Machine Learning Technique Can Rebuild Images That Go Through Multimode Fibers

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LAUSANNE, Switzerland, Aug. 10, 2018 — Using a deep neural network (DNN) that imitates the way the brain processes images, researchers reconstructed images transmitted over multimode optical fibers at distances of up to 1 km.

In the same way the human brain learns to recognize and categorize images and symbols, the DNN was trained to recognize certain images (in this case, handwritten digits) until it was able to recognize other images that were from the same category.

Machine Learning Technique Reconstructs Images That Pass Through Multimode Fibers. Swiss Federal Institute of Technology.

A speckle pattern from an image transmitted through a multimode fiber passes through the hidden layers of a deep neural network and is reproduced as the number 3. Courtesy of Demetri Psaltis, Swiss Federal Institute of Technology Lausanne.

A team from the Swiss Federal Institute of Technology trained its DNN to recognize images of numbers from the speckle pattern that was created when the numbers were transmitted through a multimode optical fiber. To do so, it used a database containing 20,000 samples of handwritten numbers from 0 through 9. Researchers selected 16,000 samples to be used as training data, and set aside 2000 to validate the training and another 2000 to test the validated system.

The team used a laser to illuminate each digit and sent the light beam through a multimode optical fiber with about 4500 channels to a camera at the end of the fiber. A computer algorithm measured how the intensity of the output light varied across the captured image. The researchers collected a series of examples for each digit.

Although the speckle patterns collected for each digit looked the same to the human eye, the DNN was able to discern differences and recognize patterns of intensity associated with each digit. Testing with the set-aside images showed that the algorithm achieved 97.6 percent accuracy for images transmitted through a 0.1-meter-long fiber and 90 percent accuracy through a 1-km length of fiber. Better recognition accuracy was obtained when the DNN was trained to first reconstruct the input and then classify based on the recovered image.

Researcher Navid Borhani said that the machine-learning approach is much simpler than other methods used to reconstruct images passed through optical fibers, which require making a holographic measurement of the output. The DNN was also able to cope with distortions caused by environmental disturbances to the fiber, such as temperature fluctuations.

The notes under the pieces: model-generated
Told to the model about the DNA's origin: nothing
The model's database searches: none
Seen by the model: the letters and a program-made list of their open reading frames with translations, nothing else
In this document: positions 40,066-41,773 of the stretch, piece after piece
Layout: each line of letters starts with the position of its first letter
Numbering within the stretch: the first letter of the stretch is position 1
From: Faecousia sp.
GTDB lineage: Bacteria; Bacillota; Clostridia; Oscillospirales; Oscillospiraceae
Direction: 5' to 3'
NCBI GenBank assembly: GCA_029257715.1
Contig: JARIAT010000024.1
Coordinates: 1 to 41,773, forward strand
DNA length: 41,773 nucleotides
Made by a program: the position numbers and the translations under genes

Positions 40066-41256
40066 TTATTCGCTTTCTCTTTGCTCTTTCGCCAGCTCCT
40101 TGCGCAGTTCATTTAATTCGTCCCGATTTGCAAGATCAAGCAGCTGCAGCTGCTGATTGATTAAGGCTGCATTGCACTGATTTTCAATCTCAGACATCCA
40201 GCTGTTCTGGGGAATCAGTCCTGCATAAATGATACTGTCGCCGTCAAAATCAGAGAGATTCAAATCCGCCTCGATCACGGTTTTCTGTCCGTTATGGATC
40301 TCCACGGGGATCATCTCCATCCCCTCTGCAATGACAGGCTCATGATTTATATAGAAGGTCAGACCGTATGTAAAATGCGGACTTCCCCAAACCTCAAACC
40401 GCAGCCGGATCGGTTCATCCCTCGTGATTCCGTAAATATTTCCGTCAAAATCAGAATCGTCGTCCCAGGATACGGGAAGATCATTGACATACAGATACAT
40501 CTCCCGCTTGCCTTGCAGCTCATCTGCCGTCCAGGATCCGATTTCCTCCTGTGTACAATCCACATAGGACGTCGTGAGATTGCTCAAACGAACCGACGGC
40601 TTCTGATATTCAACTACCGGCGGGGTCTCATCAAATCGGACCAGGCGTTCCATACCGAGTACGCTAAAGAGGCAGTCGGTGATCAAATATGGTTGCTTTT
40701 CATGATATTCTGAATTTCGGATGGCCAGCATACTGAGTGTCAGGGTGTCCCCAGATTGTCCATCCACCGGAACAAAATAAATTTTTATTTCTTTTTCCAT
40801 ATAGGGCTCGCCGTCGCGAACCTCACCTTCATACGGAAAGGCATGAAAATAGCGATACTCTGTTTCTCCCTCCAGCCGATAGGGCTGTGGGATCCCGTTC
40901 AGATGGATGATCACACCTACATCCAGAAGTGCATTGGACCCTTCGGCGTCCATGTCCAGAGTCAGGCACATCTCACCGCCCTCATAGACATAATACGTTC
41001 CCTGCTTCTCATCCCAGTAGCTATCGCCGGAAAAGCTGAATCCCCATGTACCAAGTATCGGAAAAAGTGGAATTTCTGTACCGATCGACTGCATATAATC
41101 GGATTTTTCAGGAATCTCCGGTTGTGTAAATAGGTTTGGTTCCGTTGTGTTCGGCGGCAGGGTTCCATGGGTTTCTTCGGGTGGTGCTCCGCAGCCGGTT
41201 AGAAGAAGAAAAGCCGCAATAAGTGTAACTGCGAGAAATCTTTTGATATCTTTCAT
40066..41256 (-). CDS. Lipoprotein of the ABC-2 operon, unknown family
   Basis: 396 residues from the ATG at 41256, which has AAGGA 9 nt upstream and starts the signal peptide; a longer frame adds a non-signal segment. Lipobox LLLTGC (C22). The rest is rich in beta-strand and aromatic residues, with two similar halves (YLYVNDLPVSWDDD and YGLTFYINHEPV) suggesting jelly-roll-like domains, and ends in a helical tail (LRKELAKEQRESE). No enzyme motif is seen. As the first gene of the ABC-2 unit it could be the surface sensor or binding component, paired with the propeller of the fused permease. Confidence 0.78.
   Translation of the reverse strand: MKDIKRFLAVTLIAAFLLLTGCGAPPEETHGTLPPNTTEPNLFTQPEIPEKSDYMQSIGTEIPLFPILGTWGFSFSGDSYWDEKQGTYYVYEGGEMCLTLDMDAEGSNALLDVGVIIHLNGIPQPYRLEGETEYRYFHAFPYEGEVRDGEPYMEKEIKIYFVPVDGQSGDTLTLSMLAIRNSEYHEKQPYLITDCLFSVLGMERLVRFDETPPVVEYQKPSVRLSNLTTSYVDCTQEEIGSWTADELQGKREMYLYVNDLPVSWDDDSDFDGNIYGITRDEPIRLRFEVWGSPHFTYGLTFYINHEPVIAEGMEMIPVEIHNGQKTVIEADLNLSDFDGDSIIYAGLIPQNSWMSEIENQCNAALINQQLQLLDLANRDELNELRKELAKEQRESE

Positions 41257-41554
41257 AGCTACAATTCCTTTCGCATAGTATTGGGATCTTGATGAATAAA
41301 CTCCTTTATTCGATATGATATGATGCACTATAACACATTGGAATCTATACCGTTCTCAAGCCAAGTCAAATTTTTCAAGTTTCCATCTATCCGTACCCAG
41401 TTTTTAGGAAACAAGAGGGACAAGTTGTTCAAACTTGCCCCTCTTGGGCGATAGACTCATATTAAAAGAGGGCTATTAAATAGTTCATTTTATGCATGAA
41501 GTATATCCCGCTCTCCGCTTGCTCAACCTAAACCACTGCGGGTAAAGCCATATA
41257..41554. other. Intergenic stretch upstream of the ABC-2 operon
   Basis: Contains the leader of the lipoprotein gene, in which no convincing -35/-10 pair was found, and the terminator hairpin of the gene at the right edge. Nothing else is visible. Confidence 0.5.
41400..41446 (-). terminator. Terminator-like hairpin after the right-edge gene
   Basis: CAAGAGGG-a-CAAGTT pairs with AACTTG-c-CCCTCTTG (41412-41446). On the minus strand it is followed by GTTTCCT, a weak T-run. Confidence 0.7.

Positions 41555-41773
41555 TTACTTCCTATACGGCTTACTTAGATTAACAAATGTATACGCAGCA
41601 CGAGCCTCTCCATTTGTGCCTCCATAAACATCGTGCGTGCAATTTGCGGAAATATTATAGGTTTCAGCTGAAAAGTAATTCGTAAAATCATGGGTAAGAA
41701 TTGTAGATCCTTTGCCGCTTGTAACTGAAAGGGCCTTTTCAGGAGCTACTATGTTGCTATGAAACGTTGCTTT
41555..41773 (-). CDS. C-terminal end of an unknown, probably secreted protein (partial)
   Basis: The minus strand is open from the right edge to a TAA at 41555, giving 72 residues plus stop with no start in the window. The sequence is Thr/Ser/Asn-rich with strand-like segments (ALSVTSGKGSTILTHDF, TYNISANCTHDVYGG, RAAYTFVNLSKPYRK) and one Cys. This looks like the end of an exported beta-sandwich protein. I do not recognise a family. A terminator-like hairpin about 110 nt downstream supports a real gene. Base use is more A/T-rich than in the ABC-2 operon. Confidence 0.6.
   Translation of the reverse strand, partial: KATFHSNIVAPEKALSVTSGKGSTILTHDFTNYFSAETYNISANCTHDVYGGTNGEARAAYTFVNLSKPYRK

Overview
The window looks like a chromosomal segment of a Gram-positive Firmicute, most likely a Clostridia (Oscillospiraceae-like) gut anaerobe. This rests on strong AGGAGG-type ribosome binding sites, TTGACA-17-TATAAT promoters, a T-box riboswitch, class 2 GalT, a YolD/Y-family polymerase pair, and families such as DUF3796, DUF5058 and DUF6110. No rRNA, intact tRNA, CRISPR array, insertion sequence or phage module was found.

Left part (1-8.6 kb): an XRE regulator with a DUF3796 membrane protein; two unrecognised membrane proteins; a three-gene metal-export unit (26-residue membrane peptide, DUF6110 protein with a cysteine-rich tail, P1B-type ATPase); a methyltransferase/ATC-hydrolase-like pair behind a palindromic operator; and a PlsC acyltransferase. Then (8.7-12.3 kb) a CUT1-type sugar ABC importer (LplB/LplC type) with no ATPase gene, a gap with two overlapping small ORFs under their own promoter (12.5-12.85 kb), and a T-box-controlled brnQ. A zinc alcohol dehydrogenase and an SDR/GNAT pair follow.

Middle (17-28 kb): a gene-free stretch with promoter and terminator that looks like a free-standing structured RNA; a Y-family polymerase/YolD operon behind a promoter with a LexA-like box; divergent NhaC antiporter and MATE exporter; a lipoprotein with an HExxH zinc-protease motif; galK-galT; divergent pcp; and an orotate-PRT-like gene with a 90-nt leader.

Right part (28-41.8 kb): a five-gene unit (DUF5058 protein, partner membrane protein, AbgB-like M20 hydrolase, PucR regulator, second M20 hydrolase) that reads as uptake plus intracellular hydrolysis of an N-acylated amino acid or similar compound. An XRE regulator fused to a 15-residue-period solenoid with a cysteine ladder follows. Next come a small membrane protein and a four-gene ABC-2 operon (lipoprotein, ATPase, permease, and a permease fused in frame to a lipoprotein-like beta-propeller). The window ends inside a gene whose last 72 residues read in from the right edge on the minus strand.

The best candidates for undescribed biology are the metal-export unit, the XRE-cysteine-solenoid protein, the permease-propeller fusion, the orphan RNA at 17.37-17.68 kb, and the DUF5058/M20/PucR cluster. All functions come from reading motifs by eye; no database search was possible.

The technique could be used to boost the amount of information carried over fiber optic telecommunication networks and to improve imaging for medical diagnoses. Doctors could use ultrathin fiber probes to collect images of the tracts and arteries inside the human body without needing complex holographic recorders or worrying about movement.

“Slight movements because of breathing or circulation can distort the images transmitted through a multimode fiber,” said professor Demetri Psaltis, a team leader.

Telecommunication signals often have to travel through many kilometers of fiber and can suffer distortions. Deep neural networks are a promising solution for correcting noise caused by these distortions.;

Psaltis and his team plan to test the technique with biological samples. The team hopes to conduct a series of studies using different categories of images to explore the possibilities and the limits of its DNN-based technique.

The research was published in Optica, a publication of OSA, The Optical Society (doi:10.1364/OPTICA.5.000960).

Published: August 2018
machine vision
Interpretation of an image of an object or scene through the use of optical noncontact sensing mechanisms for the purpose of obtaining information and/or controlling machines or processes.
optical fiber
A thin filament of drawn or extruded glass or plastic having a central core and a cladding of lower index material to promote total internal reflection (TIR). It may be used singly to transmit pulsed optical signals (communications fiber) or in bundles to transmit light or images.
EuropeEPFLETH ZurichSwiss Federal Institute of Technologymachine learningmachine visionneural networksdeep neural networkImagingOpticsoptical fibermultimode optical fiberResearch & Technologyfiber optics

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